How National Human Rights Institutions can help raise standards across Europe
Andrew Cutting, Spokesperson/Media Officer, Council of Europe Office in Brussels
Europe has the strongest international system of human rights protection anywhere in the world, based on the European Convention on Human Rights (ECHR).
Alongside the Council of Europe, its member states and NGOs, the continent’s National Human Rights Institutions (NHRIs) have an important role to play in making sure that the system works as well as possible.
Despite several steps in the right direction, the contribution of NHRIs to this process could undoubtedly be further strengthened.
How the ECHR system works
Anyone can take a human rights complaint, against any one of the 47 Council of Europe member states, to the European Court of Human Rights (ECtHR) in Strasbourg – as long as they have first exhausted all possible legal avenues in their own country.
If the Strasbourg court rules in their favour, states are obliged to rectify the applicant’s situation and/or take steps to make sure the same problem does not happen again.
Over 20,000 judgments from the court in Strasbourg – implemented by national authorities – have changed people’s lives for the better, in many different ways, across the whole continent.
ECtHR judgments concerning one country can also have a domino effect in others. One example is the Dudgeon v. the United Kingdom case, which led to the decriminalisation of homosexuality not just in Northern Ireland but also far beyond.
Furthermore, many national courts refer to ECtHR case-law when deciding human rights cases – meaning that such issues can often be settled at home rather than in Strasbourg.
Putting judgments into practice
The fast and effective implementation of ECtHR judgments is crucial.
After all, what is the point of people bringing cases to the court in Strasbourg, which can take many years, if the court ultimately rules in their favour but nothing changes?
As well as providing redress to applicants, effectively implementing ECtHR judgments means tackling structural or systemic problems at national level to make sure that others do not suffer the same human rights violations.
This, in turn, prevents numerous repetitive cases clogging up the ECHR system and provides people across Europe with quicker and more effective access to justice.
Challenges in implementation
By the end of 2019, a total of 5,231 ECtHR judgments had not been fully implemented. Of those, some 3,986 (or 76%) were repetitive cases.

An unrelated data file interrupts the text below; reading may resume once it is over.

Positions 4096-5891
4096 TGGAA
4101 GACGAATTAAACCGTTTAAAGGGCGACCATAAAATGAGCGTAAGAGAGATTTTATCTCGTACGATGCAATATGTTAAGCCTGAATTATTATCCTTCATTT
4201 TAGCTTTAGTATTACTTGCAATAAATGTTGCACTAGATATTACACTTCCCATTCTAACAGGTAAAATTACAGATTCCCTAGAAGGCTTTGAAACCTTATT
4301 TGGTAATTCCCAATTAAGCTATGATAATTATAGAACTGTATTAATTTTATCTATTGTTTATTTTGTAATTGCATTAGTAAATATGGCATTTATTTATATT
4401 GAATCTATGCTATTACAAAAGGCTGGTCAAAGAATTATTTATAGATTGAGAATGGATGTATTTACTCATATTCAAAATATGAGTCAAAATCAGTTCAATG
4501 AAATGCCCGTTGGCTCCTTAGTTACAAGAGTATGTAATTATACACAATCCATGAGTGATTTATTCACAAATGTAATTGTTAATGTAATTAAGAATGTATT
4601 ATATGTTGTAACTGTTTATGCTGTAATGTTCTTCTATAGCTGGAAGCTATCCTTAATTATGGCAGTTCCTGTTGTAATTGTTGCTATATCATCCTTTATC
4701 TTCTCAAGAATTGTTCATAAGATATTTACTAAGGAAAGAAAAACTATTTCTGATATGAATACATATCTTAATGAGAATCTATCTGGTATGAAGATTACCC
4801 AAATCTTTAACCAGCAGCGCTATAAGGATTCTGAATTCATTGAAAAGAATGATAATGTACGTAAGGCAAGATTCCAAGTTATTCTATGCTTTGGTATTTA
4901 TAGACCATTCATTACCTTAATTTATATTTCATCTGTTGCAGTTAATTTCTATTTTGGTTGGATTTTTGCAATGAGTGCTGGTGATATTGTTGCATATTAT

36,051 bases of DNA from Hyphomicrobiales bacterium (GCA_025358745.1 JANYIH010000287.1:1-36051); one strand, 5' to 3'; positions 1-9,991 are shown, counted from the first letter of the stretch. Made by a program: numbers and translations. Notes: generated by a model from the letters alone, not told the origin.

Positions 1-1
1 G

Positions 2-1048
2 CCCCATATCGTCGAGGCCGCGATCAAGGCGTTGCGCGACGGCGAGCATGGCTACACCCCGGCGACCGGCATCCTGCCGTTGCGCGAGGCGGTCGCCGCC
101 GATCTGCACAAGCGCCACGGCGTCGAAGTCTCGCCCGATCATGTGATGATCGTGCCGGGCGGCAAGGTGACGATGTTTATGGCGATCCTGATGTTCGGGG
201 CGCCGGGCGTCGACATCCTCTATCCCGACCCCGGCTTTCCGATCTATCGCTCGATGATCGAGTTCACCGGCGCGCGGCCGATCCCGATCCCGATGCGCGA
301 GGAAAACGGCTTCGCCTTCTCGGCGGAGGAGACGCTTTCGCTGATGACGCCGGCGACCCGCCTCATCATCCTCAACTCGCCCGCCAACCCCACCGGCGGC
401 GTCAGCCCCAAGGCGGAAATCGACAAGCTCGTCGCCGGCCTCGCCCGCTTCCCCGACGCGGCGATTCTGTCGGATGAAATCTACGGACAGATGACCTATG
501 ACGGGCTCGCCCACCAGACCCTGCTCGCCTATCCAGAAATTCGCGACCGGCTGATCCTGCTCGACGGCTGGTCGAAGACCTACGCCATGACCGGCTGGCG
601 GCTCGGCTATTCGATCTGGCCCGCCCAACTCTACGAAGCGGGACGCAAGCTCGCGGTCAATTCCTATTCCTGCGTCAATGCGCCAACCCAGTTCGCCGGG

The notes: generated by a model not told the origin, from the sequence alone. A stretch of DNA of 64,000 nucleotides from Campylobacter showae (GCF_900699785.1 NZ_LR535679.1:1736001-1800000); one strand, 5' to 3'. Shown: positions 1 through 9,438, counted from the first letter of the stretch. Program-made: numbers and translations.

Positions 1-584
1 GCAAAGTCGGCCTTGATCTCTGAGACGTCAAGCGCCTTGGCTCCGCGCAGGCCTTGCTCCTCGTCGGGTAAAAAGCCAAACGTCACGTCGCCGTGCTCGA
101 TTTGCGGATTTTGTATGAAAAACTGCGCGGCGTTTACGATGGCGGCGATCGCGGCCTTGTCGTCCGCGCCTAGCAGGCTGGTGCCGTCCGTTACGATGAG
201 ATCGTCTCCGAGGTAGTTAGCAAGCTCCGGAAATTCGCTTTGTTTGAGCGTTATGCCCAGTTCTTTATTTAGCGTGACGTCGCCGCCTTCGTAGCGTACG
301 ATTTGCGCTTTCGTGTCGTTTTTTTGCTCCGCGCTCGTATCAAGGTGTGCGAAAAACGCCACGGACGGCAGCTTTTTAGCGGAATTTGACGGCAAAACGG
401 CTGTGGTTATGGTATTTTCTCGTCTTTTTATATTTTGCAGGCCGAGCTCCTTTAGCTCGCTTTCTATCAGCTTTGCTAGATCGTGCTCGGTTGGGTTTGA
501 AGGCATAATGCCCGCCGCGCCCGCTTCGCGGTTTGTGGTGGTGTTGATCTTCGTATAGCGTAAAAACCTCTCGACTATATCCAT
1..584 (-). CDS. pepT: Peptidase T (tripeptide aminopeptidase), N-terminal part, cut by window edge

In other words, many problems highlighted by the ECtHR are unresolved and many of the same issues are passing through the system time and time again.
How NHRIs can help
The system as a whole is based on the principle of shared responsibility.
After the European court issues a judgment against a member state, the case passes to the Council of Europe’s Committee of Ministers to supervise its implementation.
The Council of Europe, its member states and NHRIs, as well as NGOs, all contribute to this process.
The important role of NHRIs has been emphasised by high-level declarations at inter-governmental conferences in Brighton (2012), Brussels (2015) and Copenhagen (2018), as well as in the review of the 10-year “Interlaken process” aimed at further strengthening the ECHR system.
Since 2006, NHRIs have been able to submit information and analyses to the Committee of Ministers to help determine whether states have taken the necessary steps to fully implement a judgment or to identify what else needs to be done.
This can, and does, have a considerable impact. Recent examples include references by the committee to submissions from Georgia’s Public Defender, the Polish Commissioner for Human Rights and Romania’s National Preventive Mechanism in its decisions on specific cases.
However, the possibility for NHRIs to submit communications has not so far been extensively used.
Last year, the Committee of Ministers only received 14 such communications from NHRIs compared to 120 from NGOs.
By July 2020, only 8 NHRI communications had been received compared to more than 75 from NGOs.
Boosting NHRI involvement
Working together with the European Network of National Human Rights Institutions and the European Implementation Network, the Council of Europe is taking steps to get NHRIs more actively involved.
In 2019, the Council of Europe’s Department for the Execution of ECtHR judgments created a special web page for both NHRIs and NGOs containing practical information on the execution process and the effective submission of communications.
This autumn, the three organisations are jointly holding a series of webinars aiming to boost NHRI capacity to participate in the implementation process and to improve cooperation between NHRIs, member states and the Committee of Ministers.
The webinars will provide participants with extensive information on the system as a whole and some of the challenges it faces, as well as examples of good practice and details on how and when NHRIs should best submit effective communications.
The ECHR system is precious but needs widespread support.
We must work together to make sure that the system fulfils its potential to deliver real change and raise human rights standards across the whole of Europe.
Please register by 31 August to find out more how you can help.
The views, thoughts and opinions expressed in this article belong solely to the author and not necessarily to ENNHRI.
Photo: Ezequiel Octaviano / Pixabay
Watch Nikolaos Sitaropoulos, Head of Division of the Department for the Execution of Judgments of the Council of Europe, highlight the role of NHRIs in the implementation of ECtHR judgments.